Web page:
Consequently, Warner Records declared the album lacked a chart-topping song and demanded it be completely redone. Scrolling through comments on Twitter and YouTube, it was easy to find infuriated fans complaining that the label didn’t support Anitta the way they thought she deserved. Although “Girl From Rio” and “Faking Love” were not the songs of the year, shouldn’t the success of “Me Gusta” be enough for the album to be released? It didn’t have a notably high peak on Billboard, but for a song by a non-native English speaker like Anitta, shouldn’t charting among the top 100 songs in the United States be enough to be considered a hit? If they wanted more, shouldn’t they have gone further in promoting the songs than just sending them to radio stations? 

For Warner, the answers to all these questions were “no.” The project was rejected and Anitta had to start over from scratch. 

For this second journey, she was joined by Max Martin, an exciting collaboration for Brazil’s national pop scene. For the first time, Brazilians witnessed their biggest pop artist work with one the biggest pop producers in the world — the man behind songs such as “…Baby One More Time” by Britney Spears, “Blank Space” by Taylor Swift and “No Tears Left to Cry” by Ariana Grande. A new lead single was announced to convey the new aesthetic of the album’s second iteration, which was drastically different from her previous singles. 

“Boys Don’t Cry” is a synthpop track that latches onto the 1980s sound that has characterized a number of recent U.S. hits like Dua Lipa’s Future Nostalgia and The Weeknd’s Dawn FM and After Hours. The music video contains hidden references to some of Anitta’s favorite movies, like Harry Potter and Philosopher’s Stone, Resident Evil and Titanic. Still, the song didn’t become the hit Warner wanted it to be. 

At this point, even some of the fans questioned why she was putting so much effort into reaching the United States considering she already had a solid fanbase in Brazil and the rest of Latin America. Anitta was venturing on seas unexplored by any other modern Brazilian artist — her lack of success didn’t represent objective failure but provided the sweeping realization that maybe a singer from Brazil was just not able to attract the U.S. audience.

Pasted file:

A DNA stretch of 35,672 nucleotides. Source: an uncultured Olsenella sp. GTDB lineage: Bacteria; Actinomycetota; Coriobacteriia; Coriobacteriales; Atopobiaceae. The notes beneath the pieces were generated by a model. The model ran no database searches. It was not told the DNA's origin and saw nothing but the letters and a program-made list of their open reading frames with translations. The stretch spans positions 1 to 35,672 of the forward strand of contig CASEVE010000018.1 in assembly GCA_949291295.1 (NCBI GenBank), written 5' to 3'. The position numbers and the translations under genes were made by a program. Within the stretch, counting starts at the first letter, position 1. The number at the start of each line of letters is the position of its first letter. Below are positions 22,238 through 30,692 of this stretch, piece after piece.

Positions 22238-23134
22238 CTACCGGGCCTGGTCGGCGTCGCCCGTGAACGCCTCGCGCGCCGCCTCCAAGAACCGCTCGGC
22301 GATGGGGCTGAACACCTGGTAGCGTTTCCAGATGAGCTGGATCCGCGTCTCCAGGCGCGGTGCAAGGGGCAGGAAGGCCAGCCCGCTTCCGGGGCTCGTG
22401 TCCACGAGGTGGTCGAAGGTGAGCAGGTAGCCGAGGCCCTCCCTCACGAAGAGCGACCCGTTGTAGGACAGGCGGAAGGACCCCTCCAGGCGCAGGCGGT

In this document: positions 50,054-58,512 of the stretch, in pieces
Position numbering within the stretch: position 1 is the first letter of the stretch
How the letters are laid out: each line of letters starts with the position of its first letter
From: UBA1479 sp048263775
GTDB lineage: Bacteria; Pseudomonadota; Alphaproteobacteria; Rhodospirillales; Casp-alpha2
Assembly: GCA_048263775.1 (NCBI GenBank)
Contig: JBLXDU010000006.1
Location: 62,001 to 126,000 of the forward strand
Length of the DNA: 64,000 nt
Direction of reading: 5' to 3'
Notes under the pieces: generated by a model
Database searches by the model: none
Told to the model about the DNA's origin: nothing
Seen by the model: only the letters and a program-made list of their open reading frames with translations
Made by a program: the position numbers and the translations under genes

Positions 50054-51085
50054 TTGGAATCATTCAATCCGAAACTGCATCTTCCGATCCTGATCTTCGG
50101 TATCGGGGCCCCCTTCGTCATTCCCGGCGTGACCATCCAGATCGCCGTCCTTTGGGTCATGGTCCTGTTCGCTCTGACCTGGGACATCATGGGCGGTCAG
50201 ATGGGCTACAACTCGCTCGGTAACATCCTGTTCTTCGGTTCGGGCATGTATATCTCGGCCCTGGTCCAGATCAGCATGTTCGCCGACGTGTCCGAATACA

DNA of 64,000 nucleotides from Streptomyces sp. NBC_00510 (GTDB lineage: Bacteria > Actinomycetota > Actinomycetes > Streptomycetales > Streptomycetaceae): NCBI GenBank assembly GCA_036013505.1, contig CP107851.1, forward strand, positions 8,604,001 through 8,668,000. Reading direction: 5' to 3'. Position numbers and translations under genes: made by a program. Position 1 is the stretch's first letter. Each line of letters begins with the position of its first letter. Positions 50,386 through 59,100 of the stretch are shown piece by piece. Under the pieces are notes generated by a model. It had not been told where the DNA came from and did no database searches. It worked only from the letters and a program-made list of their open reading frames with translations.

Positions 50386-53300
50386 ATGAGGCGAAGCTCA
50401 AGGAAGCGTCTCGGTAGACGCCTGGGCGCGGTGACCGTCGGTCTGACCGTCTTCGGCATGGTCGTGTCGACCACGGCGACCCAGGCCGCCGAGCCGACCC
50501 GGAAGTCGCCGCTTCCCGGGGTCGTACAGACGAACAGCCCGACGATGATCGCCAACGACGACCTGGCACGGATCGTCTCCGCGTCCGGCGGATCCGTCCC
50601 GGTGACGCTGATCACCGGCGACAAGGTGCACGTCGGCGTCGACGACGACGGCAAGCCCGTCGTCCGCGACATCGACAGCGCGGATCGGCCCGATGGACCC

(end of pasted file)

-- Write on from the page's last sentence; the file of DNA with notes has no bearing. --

Everything changed this February when “Envolver” — a song released in November as a gift to her Hispanic fans — started to make some noise on TikTok as part of the “Anitta Challenge.” Anitta faced resistance to drop this song from Warner Records because the label didn’t see value in releasing a reggaeton track in Spanish while trying to promote an album targeting the U.S. English-speaking audience. However, Anitta wrote the lyrics, directed the music video and created the choreography, proving she trusted in the song’s potential to become a hit — even if not immediately. 

“Envolver” had an insignificant debut that reflected the lack of investment the song received compared to pretty much everything else she had released since 2020. But during a series of concerts Anitta did to celebrate Carnaval, Brazil’s most popular holiday, a fan named David Neves recorded her dancing to the song and posted it on his TikTok account. Called “El Paso de Anitta,” the dance move consists of twerking in a push-up position. The challenge was to replicate this move. It was enough for the song to go viral. 

With “El Paso de Anitta,” the artist envolviò the world to dance to the same beat. The song appeared on Spotify charts across multiple countries in Latin America and Europe including Mexico, Peru, Ecuador, Portugal and Spain, which was enough to put it among the most streamed globally. However, the real rise came when Brazilians realized that “Envolver” could become the most listened to song in the world if they engaged in streaming it. Fans created playlists and organized daily streaming parties until the song reached the top of Spotify Global on March 22.